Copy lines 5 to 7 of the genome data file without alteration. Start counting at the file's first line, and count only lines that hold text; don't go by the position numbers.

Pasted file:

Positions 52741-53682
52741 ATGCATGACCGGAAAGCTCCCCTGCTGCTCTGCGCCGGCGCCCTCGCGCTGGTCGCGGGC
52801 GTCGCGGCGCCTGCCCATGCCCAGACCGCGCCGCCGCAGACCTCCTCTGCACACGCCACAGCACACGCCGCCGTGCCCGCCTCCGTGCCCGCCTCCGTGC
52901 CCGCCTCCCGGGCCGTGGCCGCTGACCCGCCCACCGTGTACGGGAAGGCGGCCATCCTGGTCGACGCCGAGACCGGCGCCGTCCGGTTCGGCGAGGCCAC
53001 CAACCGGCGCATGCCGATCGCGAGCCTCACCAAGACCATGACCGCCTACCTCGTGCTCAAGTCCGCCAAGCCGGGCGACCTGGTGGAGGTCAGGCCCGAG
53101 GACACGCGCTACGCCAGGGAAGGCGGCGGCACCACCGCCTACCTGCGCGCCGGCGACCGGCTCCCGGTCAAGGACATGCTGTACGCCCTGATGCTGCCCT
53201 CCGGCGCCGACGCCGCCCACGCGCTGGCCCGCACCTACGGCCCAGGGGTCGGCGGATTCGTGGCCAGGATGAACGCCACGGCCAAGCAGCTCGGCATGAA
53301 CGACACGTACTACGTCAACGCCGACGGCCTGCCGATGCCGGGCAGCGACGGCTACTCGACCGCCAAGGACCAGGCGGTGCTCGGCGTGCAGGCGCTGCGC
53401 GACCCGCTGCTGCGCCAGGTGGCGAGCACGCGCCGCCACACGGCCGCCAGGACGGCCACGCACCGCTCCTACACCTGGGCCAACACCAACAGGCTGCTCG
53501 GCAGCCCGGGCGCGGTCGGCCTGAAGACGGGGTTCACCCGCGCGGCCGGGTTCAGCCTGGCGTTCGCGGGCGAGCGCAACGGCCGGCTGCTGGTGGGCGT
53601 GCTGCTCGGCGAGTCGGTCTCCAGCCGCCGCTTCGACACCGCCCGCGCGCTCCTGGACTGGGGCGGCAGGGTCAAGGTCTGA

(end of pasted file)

53001 CAACCGGCGCATGCCGATCGCGAGCCTCACCAAGACCATGACCGCCTACCTCGTGCTCAAGTCCGCCAAGCCGGGCGACCTGGTGGAGGTCAGGCCCGAG
53101 GACACGCGCTACGCCAGGGAAGGCGGCGGCACCACCGCCTACCTGCGCGCCGGCGACCGGCTCCCGGTCAAGGACATGCTGTACGCCCTGATGCTGCCCT
53201 CCGGCGCCGACGCCGCCCACGCGCTGGCCCGCACCTACGGCCCAGGGGTCGGCGGATTCGTGGCCAGGATGAACGCCACGGCCAAGCAGCTCGGCATGAA